The foot control unit uses fly-by-wire steering gives you the precision of cable steering without the wear and tear over time. You can customize the flip switch location on the foot pedal, save waypoints, adjust motor speed, switch between anchor and heading mode, and monitor battery life all with your toe and heel!
The ghost motor is built for compatibility and can be rigged with your boat’s existing 24V or 36V marine battery system. When rigged with 24 volts it will put out 97 lbs. of thrust, and 120 lbs. of thrust when attached to 36 volts.
The mount itself is one of its strongest points. It has a 360° breakaway mount that takes the brunt of any impacts and automatically realigns itself after a collision. An integrated stabilizer bar reduces movement when on plane, while a dual-action gas spring lets you launch and stow the motor nearly effortlessly.
While it certainly costs more than most bow mounted trolling motors, if you’re looking for the cream of the crop – this is it.
- Thrust: 97 lbs. (24 volt), 120 lbs. (36 volt)
- Shaft Length: 47”
- Whisper-quiet brushless motor provides best-in-class performance.
- Plug and play Lowrance sonar with built-in HDI nosecone transducer.
- Customizable foot pedal.
- Motor emits zero electromagnetic interference.
- Impact-resistant breakaway mount with an integrated stabilizer bar.
If you’re looking for a bow mount trolling motor for both saltwater and freshwater use, this fully-encapsulated corrosion-resistant motor makes an excellent choice. All electronics are sealed off and protected from saltwater and dust.
Wireless steering lets you control the unit from anywhere on your boat with the included remote. It includes precise ‘spot lock’ anchoring, jog, heading lock, and cruise control settings. Precision steering gears and low-friction bearings create responsive electric steering that’s significantly faster than the competition.
The motor is available with or without MotorGuide’s Pinpiont GPS – which adds an ultra-precise receiver and 2 digital compasses for accurate GPS positioning. The unit is compatible with Lowrance, Garmin, Hummingbird, and Vexilar GPS screen units.
A tough composite shaft backed up with a lifetime warranty is designed to bend rather than break upon impact. It’s designed to take a beating from underwater rocks and stumps and keep on kicking. The 2-blade weedless prop circuit will automatically protect itself when stalled.
The mount features a unique gliding mechanism that aligns and guides the motor when stowing it.
Available in three different thrusts (55, 80, and 105 lbs.) as well as three corresponding voltages (12, 24, and 36 volt), you can easily find the ideal motor for your boat and existing wiring.
- Thrust: 55 lbs. (12 volt), 80 lbs. (24 volt), 105 lbs. (36 volt)
- Shaft Length: 48”, 54”, and 72”
- Stealthy quiet motor operation.
- Completely sealed electronic components for saltwater use.
- Optional Pinpoint GPS.
- Wireless steering offers convenient motor control.
If you’re looking for a bow mount trolling motor without spending the kid’s college fund, Watersnake makes an excellent budget-priced model. The freshwater model features a heel/toe foot control pedal, a corrosion-free composite shaft that bends on impact, and a 3-blade weedless prop for chewing through heavy weeds.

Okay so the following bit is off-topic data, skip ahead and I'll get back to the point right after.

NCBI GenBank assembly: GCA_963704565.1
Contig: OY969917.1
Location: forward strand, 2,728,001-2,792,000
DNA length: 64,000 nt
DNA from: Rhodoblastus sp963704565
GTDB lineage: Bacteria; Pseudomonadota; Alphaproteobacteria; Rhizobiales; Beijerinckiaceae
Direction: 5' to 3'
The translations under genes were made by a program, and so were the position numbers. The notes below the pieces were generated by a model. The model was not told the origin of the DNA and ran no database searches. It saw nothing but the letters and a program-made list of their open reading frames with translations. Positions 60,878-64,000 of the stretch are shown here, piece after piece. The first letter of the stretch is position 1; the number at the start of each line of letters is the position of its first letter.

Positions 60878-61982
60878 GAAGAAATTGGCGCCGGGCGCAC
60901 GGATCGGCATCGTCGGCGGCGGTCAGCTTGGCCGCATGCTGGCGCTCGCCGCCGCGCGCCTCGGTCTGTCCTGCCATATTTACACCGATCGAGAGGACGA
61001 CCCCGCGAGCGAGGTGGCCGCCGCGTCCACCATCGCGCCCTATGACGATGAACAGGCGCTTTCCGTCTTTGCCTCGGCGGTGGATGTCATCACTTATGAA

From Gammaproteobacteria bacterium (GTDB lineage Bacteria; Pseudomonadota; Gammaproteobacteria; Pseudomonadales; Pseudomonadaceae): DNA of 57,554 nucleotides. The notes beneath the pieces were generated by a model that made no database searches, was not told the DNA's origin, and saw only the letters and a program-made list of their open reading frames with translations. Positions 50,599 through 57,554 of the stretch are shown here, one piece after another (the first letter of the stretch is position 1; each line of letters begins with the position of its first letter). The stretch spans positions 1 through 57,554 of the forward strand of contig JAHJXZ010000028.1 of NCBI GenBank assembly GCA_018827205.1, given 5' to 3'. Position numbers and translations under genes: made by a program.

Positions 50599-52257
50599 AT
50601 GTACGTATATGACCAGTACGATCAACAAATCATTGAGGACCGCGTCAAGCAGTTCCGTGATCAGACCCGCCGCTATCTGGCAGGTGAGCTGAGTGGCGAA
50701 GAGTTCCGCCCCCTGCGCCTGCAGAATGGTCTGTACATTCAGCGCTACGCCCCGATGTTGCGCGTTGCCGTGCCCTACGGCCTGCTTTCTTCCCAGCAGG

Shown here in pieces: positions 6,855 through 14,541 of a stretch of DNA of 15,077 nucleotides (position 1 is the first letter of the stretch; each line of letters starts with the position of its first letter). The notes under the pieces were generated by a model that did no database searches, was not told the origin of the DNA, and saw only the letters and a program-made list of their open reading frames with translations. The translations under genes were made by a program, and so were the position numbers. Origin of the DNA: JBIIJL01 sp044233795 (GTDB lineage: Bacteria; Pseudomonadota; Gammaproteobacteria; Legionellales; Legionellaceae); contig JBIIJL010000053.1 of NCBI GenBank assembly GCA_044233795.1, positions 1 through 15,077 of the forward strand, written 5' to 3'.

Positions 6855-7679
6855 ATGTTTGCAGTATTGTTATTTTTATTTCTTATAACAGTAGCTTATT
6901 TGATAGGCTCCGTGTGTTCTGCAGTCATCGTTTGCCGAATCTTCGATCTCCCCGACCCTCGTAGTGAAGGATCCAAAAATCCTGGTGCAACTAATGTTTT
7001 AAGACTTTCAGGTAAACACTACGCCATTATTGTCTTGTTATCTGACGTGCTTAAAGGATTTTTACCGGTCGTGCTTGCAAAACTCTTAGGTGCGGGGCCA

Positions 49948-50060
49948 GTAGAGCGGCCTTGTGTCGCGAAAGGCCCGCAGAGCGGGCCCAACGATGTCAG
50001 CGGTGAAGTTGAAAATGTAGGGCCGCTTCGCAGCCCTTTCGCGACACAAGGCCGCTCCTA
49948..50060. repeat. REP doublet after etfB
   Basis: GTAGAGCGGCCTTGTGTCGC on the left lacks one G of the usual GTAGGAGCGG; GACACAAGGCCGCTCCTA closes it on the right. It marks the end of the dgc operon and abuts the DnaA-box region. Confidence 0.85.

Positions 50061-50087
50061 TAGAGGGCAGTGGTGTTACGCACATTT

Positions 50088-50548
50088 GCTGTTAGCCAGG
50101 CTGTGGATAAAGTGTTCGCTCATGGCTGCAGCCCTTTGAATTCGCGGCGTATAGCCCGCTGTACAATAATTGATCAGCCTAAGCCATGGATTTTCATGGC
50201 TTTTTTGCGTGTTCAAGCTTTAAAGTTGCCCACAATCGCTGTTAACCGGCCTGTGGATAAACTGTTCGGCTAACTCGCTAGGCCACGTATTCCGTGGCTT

The motor is fairly quiet, responsive, and at several hundred bucks less than the competition, you’re getting excellent value for your dollar. Variable speed controls give you precision speed and directional control without having to keep your foot on the pedal, while all the mounting hardware you need comes included with purchase.
Keep in mind you won’t be getting advanced features like GPS or spot lock, but at this price that’s to be expected. Both 44 and 55 lbs. thrust models are available, both running on 12 volts of power.
- Thrust: 45 lbs. (12 volt), 55 lbs. (12 volt)
- Shaft Length: 48”, 54”
- Quiet, powerful and efficient motor.
- Composite shaft that bends on impact.
- Heel/toe foot control pedal.
Bow Mount Trolling Motors Breakdown
Bow mounted trolling motors are self-contained propulsion units that mount to the bow of your boat. They require a flat mounting surface and enough space in the bow for the mount and controls.
These motors are often mounted on bass boats and are used as a secondary means of propulsion in addition to your outboard motor. Trolling motors mounted in the bow offer precise control while trolling, drifting, or staying put in current.
Newer models offer quiet operation, efficient battery usage, and easy to use mounts for deploying and stowing.
How to pick the right bow mount trolling motor?
There’s a lot to consider when it comes to choosing a bow mount trolling motor.
What sized motor? Shaft length? What voltage will I need? Should I go with foot control or wireless?
I’ll break down what you’ll need to know when choosing a bow-mounted trolling motor, so you can make the right choice the first time.
Thrust refers to the amount of power generated by the motor as it moves your boat through the water.
It’s measured in pounds of thrust and is one of the most important factors to consider when choosing a motor. Too weak, and your motor will struggle to pull your boat through the water, while too much will be overkill and add unnecessary weight and cost.`
Luckily, there’s a simple rule-of-thumb calculation for determining the right motor size – 2 pounds of thrust per 100 pounds of boat weight. Put another way simply perform the following calculation:
If you frequently fish in rough water, fish with multiple partners, or store a lot of gear on board, then size up by an additional 10%. Also, if you’re in between sizes, go with the larger motor. Extra power is much less of an issue than too little.